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10 things to do in Fort Kochi

Updated: Dec 31, 2022

Although it may sound a lot like Cochin, Fort Kochi is worlds apart from the city Kochi / Cochin. This port city has a character and uniqueness that’s an aftereffect of multiple cultures and nationals that co-existed years ago. Fort Kochi has an immense influence of the Dutch, Portuguese, Jewish architecture.

Ideal time to spend in Fort Kochi : 2 days Best time to visit : November to January Closest Airport : Cochin ( 45 kms) Closest Railway Station : Ernakulam Junction ( 12 kms) Bus connectivity: Very strong with KSRTDC buses plying regularly from various parts of the state.

From sunset cruise to visiting European churches, from tasting authentic Malyalam food to trying Continental dishes and heritage hotels and cafes , Fort Kochi is a bundle of activities. A lot of excursions can take place from the city to some of the most popular destinations in the state such as Munnar, Alleppey, Thekkady etc.

To read about Munnar, click on below links

Here are our top picks of things to do when in #FortKochi

1. Visit St. Francis Church

This is one of the oldest European Churches in India that dates back to 16th Century ( Built in 1503!

The church, made of wood and mud, was situated in the middle of the fort that had been constructed by the Portuguese with the permission of the erstwhile Cochin Raja and it was dedicated to St Bartholomew.

Did you know that the explorer – Vasco Da Gama was buried in this church ? You can see the spot when you visit this church.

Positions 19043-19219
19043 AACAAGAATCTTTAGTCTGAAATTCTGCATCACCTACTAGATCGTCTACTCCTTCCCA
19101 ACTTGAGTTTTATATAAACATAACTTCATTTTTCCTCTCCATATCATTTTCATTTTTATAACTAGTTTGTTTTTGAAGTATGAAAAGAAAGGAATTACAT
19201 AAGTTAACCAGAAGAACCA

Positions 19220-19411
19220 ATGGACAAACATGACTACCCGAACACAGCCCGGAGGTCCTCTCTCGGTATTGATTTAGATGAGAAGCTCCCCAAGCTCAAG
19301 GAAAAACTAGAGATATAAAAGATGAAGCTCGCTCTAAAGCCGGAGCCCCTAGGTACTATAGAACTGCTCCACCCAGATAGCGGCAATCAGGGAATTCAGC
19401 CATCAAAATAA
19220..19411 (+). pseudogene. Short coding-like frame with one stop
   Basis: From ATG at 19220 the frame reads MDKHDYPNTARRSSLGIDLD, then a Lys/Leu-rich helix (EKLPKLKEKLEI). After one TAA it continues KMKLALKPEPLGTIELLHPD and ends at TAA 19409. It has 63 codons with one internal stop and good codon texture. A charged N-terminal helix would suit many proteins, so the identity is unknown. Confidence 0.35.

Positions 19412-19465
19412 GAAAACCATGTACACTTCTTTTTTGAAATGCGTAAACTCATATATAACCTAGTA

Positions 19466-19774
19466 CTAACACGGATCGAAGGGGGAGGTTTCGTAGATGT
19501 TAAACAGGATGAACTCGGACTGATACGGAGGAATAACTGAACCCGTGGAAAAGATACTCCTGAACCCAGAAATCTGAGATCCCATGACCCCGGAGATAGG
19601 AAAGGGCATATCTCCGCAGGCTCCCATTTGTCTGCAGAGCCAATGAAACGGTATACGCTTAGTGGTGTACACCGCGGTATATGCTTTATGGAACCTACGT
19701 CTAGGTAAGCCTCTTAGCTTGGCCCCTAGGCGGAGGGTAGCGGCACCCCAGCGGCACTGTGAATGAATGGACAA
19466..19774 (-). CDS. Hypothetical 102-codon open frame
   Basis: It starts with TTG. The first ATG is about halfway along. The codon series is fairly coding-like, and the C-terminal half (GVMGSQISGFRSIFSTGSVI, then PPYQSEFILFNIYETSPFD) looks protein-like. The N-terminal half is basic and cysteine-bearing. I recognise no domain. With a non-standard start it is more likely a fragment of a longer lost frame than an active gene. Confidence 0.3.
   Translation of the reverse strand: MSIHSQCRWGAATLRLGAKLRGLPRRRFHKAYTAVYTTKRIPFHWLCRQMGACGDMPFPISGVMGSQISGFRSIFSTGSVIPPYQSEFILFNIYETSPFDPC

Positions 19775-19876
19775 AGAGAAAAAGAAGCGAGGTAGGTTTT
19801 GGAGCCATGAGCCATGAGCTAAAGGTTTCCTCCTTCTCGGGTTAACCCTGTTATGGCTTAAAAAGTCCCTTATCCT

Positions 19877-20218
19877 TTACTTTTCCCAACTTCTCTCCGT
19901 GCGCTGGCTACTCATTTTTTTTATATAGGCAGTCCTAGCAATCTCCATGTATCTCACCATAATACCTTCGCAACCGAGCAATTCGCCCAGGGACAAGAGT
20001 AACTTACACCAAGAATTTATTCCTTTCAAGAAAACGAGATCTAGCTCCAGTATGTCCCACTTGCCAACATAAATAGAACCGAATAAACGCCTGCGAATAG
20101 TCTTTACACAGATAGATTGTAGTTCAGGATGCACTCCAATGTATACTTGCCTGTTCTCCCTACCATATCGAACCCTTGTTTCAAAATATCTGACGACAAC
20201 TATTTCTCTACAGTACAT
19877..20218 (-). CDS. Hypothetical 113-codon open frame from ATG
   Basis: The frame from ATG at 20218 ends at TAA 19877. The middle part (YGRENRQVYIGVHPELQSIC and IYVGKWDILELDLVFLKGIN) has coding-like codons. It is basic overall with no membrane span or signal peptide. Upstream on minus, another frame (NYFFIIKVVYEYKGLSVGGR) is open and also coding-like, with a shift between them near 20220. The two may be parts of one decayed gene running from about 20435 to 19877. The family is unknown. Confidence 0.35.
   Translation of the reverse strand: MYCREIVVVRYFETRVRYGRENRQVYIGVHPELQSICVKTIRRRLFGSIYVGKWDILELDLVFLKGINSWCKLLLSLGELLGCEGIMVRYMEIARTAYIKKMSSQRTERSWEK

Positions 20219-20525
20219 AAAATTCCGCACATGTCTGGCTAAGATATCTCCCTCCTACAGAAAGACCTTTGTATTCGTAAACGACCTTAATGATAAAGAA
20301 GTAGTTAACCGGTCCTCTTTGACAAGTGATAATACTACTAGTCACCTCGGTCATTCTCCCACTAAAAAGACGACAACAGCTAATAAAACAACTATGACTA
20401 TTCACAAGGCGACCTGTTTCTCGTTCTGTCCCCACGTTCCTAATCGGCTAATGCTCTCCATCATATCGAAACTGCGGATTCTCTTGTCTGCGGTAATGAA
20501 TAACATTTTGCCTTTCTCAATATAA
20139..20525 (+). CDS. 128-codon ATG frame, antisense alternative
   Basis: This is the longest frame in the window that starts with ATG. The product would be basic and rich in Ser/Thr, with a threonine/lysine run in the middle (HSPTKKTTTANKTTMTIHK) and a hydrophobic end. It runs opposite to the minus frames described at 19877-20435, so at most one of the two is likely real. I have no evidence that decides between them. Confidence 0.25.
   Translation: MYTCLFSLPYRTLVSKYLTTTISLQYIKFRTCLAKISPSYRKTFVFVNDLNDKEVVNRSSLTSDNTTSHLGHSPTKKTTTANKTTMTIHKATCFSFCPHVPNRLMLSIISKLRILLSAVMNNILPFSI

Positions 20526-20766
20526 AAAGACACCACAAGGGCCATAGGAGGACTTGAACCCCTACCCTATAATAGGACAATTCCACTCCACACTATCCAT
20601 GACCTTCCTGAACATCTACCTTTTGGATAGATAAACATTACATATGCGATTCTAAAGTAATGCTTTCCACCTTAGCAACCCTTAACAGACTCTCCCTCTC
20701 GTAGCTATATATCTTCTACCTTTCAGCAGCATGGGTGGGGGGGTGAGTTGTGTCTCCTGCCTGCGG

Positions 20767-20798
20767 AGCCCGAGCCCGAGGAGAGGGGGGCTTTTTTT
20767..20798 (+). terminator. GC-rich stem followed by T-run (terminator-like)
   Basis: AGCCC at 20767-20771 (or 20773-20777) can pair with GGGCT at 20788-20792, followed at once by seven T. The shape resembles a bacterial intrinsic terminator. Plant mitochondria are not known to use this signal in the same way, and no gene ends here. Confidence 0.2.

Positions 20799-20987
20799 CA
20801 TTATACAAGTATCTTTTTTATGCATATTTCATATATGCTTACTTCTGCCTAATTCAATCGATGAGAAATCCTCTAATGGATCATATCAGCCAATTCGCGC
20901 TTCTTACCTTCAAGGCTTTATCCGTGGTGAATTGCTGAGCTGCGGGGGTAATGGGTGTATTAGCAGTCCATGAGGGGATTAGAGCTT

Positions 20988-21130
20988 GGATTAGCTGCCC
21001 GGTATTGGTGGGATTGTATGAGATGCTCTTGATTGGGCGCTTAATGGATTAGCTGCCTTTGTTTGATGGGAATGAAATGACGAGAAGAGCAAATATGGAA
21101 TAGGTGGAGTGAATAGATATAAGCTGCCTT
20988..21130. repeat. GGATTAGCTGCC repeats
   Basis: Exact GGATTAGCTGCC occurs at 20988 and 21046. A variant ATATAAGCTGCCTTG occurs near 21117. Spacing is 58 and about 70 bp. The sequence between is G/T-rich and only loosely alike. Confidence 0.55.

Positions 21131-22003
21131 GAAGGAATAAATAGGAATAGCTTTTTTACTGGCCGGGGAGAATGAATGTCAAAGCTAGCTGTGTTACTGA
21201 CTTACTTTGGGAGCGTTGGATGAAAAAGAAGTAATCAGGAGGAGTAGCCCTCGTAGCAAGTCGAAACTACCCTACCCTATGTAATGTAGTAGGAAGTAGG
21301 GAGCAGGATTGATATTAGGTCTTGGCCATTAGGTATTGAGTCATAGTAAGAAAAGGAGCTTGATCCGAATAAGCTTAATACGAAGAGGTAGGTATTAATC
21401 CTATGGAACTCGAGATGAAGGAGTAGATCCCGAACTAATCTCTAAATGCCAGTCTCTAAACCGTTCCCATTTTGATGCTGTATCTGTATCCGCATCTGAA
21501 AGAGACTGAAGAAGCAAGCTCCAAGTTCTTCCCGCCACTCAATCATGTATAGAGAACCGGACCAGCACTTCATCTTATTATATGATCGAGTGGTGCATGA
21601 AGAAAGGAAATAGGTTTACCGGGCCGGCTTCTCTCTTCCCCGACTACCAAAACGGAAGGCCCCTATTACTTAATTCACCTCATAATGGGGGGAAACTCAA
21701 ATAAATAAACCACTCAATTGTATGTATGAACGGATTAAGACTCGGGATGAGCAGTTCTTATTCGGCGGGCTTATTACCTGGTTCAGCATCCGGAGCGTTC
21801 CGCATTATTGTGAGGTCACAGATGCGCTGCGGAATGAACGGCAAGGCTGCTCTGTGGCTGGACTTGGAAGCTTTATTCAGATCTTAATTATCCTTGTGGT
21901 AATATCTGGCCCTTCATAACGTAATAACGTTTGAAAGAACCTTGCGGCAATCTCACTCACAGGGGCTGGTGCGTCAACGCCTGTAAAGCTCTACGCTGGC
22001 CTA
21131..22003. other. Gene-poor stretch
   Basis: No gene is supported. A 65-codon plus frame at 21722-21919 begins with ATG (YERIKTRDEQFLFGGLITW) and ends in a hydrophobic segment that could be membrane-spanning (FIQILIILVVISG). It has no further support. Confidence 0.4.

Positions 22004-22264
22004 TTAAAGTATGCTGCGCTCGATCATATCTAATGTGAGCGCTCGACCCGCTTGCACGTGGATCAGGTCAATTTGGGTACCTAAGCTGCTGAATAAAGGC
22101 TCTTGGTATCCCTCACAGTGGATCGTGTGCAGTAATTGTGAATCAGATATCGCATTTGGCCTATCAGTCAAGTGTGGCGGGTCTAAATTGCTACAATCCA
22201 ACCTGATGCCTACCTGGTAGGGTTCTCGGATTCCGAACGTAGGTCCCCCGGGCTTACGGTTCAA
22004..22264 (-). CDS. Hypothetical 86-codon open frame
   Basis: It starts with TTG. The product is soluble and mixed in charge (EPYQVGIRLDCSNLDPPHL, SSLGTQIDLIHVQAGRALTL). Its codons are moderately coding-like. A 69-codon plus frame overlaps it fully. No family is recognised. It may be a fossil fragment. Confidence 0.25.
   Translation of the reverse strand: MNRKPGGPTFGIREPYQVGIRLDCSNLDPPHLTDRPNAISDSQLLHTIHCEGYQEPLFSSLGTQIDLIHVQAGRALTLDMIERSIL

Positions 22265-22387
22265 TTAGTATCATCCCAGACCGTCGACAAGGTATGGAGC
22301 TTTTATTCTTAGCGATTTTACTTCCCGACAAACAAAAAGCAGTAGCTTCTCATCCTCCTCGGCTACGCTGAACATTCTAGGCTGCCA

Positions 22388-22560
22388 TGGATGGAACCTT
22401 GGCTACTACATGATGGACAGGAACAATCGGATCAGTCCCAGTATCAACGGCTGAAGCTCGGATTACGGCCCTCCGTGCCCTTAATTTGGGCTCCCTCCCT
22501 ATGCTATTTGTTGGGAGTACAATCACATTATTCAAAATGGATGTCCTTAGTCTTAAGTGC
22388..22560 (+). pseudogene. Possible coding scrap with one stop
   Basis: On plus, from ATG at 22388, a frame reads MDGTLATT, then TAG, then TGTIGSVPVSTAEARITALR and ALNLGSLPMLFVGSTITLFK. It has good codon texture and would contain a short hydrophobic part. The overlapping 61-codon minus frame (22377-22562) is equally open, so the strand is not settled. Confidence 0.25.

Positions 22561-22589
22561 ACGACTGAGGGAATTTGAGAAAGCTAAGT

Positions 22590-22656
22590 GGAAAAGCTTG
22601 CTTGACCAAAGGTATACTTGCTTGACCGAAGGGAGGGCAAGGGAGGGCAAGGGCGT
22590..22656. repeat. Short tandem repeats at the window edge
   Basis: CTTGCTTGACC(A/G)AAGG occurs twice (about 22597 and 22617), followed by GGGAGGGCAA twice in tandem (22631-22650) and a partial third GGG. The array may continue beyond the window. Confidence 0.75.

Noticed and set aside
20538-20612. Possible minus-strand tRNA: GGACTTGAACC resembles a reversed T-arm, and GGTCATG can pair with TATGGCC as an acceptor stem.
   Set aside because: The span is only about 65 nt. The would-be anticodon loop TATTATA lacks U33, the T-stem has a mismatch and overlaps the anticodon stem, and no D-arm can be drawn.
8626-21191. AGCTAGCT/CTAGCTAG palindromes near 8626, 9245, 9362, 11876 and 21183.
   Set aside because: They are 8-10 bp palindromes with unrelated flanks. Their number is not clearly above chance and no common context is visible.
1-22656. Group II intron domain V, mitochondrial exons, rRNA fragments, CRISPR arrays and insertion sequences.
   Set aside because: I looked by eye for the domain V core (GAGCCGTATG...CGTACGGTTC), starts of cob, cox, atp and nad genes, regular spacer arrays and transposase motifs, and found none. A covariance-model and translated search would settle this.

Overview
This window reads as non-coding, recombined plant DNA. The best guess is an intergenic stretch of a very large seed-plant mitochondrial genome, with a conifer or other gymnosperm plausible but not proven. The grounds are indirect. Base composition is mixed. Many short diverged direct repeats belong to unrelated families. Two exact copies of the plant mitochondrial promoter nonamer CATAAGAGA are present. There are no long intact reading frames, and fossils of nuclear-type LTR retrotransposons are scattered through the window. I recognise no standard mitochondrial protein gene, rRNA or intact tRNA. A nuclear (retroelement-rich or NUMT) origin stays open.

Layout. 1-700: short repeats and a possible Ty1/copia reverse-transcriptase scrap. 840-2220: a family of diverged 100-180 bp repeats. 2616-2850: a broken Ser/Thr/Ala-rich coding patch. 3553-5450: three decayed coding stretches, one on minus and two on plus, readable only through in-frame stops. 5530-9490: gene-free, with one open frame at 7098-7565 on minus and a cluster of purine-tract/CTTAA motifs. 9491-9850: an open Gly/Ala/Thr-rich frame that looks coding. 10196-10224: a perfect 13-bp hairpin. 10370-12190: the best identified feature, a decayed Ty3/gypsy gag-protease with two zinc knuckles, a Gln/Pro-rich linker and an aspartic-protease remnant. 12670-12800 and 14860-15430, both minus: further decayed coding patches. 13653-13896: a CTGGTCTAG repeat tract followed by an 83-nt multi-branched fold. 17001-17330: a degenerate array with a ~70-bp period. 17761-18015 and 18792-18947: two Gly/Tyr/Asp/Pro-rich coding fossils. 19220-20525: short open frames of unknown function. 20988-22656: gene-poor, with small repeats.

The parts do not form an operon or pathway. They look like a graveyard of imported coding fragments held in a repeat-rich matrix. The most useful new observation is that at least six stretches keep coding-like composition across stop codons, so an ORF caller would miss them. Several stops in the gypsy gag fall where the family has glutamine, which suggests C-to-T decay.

Source- Kerala tourism

2. Visit Jewish Synagogue

Also known as ‘Pardesi Synogogue’, this place of worship of Jewish people was built in 18th century ( 1760) by a Jewish Businessman.

Inside you will find chandeliers which are Belgian and the floor Chinese hand-painted porcelain tiles which have been painted in the 18th century with vegetable dyes ( much before commercial dyes came into existence. )

The Synogogue also has a Clock tower.

Of the four faces of the clock, the one facing the maharaja's palace showed the time in Malayalam. And among the other three, the face with etchings in Roman numerals was meant for the traders. Of the remaining two faces of the clock, one had writings in Hebrew while the other remains blank.

Here’s some interesting information about #Jews in Kerala

It is believed that Jewish history in Kerala dates back to 68 AD. Many Jews are believed to have migrated here following the Roman attack of the tabernacle in Jerusalem. The other theory is that the Jews came to Kerala when extensive trade relations were established between the Malabar Coast and the Middle East during the time of King Solomon.

The Jews from Kodungallore were given shelter by the King of Kochi, in 1524. He allocated land in Mattancherry, near his palace, to them. This area later became Jew Town.

Source – Kerala tourism

3. Shop at Jewish Town

Right outside the Jewish Synagogue, there is a street lined with small shops that sell spices, perfumes, clothes and mainly antiques etc.